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Hewlett-Packard Buys Up ExcellerateHRO

Other than signing an HR outsourcing deal with Nestle in 2006, the Bay Area technology giant doesn’t seem to be doing many extensive deals, experts say. According to AMR Research, HP has 13 payroll deals that include other HR administrative elements.

June 19, 2009
Tech giant Hewlett-Packard has bought Towers Perrin’s shares of ExcellerateHRO, according to an internal memo sent to HP employees this week.

Chris Rittenmeyer, the CEO of ExcellerateHRO, is being replaced by Sanjiv Anand, vice president, product portfolio, for ExcellerateHRO, according to the memo.

“As the integration of EDS into HP progressed, HP determined it was in the best interest to have exclusive ownership of ExcellerateHRO,” says an HP spokeswoman, who declined to elaborate on details of the deal or personnel moves.

ExcellerateHRO was created in 2005 through a partnership between EDS and Towers Perrin, but hasn’t amassed many deals, causing experts to wonder about the fate of the company. But in May, when HP bought EDS, experts wondered if the PaloAlto-based technology company would step up its interest in HR outsourcing and buy the remaining shares of ExcellerateHRO.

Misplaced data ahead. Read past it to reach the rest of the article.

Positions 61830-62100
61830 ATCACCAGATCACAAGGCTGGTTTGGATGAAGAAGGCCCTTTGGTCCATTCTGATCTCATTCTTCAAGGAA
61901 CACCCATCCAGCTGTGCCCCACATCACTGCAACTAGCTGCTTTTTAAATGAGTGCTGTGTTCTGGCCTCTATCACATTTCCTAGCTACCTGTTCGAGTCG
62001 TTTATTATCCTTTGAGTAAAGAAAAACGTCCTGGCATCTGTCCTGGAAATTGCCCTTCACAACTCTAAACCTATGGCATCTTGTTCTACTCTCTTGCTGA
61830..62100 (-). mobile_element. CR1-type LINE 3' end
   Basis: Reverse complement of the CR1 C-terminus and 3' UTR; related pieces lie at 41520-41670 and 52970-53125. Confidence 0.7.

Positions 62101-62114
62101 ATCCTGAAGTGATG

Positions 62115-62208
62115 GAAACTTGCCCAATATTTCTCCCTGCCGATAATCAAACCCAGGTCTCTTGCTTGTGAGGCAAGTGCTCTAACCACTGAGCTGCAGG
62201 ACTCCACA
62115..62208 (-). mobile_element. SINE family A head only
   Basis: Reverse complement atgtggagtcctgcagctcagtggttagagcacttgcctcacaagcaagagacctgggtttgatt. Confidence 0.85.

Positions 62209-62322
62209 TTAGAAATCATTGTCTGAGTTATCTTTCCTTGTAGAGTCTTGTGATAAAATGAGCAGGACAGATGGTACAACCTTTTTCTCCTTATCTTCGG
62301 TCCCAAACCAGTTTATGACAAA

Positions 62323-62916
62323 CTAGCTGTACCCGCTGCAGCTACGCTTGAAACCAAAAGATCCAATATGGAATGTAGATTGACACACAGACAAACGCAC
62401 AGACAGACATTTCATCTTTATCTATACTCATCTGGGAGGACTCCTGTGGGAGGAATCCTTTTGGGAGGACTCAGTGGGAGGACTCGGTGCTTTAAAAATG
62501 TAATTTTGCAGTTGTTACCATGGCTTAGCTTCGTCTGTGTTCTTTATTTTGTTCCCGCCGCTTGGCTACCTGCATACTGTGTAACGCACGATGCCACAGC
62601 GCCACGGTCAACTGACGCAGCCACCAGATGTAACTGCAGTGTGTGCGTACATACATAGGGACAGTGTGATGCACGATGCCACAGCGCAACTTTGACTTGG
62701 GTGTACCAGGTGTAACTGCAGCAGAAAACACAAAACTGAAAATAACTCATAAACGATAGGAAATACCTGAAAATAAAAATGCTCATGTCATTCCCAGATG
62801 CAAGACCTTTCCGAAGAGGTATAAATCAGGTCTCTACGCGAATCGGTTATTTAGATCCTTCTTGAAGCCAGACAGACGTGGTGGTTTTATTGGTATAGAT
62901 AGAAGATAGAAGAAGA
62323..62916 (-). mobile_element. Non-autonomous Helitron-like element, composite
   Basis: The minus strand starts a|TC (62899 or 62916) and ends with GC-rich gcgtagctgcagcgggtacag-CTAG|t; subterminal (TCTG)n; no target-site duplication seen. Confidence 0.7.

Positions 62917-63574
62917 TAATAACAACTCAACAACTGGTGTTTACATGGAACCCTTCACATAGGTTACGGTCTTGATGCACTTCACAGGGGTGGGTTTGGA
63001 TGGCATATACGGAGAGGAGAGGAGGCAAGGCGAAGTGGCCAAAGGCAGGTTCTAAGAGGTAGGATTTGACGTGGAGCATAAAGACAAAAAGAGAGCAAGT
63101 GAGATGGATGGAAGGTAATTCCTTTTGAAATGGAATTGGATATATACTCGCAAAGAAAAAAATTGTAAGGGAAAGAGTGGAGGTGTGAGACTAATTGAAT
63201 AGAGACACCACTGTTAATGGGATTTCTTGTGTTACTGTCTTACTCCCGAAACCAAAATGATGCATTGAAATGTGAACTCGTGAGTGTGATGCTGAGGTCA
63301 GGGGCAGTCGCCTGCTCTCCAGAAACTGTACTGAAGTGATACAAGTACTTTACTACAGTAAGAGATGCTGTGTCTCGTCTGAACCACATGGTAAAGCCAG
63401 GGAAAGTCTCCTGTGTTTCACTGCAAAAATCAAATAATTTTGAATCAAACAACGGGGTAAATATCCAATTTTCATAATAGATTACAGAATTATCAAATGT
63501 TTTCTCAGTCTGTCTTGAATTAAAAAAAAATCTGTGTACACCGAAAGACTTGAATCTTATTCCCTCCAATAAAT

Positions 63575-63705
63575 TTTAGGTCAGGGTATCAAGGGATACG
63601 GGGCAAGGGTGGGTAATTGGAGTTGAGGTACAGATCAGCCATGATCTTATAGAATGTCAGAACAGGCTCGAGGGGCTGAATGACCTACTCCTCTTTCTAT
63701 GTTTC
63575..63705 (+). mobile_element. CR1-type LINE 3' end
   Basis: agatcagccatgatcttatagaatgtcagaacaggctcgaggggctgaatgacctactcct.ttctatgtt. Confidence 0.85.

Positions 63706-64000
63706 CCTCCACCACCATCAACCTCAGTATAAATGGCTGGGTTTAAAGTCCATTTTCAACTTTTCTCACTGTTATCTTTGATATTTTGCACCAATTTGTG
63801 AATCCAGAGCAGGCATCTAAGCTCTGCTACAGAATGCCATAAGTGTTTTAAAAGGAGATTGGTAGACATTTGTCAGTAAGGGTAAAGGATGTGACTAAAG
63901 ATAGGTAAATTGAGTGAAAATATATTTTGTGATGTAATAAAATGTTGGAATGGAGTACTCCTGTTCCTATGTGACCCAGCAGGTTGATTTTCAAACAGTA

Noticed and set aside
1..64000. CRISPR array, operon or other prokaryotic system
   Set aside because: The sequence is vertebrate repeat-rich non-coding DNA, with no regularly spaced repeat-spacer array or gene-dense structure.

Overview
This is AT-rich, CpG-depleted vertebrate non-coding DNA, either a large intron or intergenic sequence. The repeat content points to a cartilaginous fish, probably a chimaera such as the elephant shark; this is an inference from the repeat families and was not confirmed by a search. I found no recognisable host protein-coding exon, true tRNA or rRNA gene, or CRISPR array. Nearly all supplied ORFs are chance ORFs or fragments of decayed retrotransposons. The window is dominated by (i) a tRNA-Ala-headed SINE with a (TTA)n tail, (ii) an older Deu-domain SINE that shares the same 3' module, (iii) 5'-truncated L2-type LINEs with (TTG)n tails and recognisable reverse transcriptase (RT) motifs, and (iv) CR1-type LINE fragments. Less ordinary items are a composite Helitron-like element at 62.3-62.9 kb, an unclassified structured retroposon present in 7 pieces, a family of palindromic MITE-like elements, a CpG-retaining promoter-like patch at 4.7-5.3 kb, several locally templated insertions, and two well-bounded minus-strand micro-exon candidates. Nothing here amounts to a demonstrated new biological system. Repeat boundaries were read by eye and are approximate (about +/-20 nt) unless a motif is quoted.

However this acquisition shouldn’t be a sign to the market that HP, which has just dabbled in HR outsourcing deals, is getting into that business, says Michel Janssen, managing director at Hackett Group, a Miami-based business process outsourcing consultant.

“Don’t jump to the conclusion that this means that HP is committed to HR BPO,” he says. “It could just mean that they are preparing for a sale.”

Other than signing an HR outsourcing deal with Nestle in 2006, the firm doesn’t seem to be doing a lot of extensive HR outsourcing deals, experts say. According to AMR Research, HP has 13 payroll deals that include other HR administrative elements.

“The jury’s still out on whether Mark Hurd will continue to invest in HRO, as he clearly wants to lock heads with IBM's IT business,” says Phil Fersht, an analyst at AMR, referring to HP’s CEO. “My sense is, he’ll watch the space closely for a couple of quarters and gauge whether HP should continue to play in this space or focus elsewhere to combat IBM.”

—Jessica Marquez

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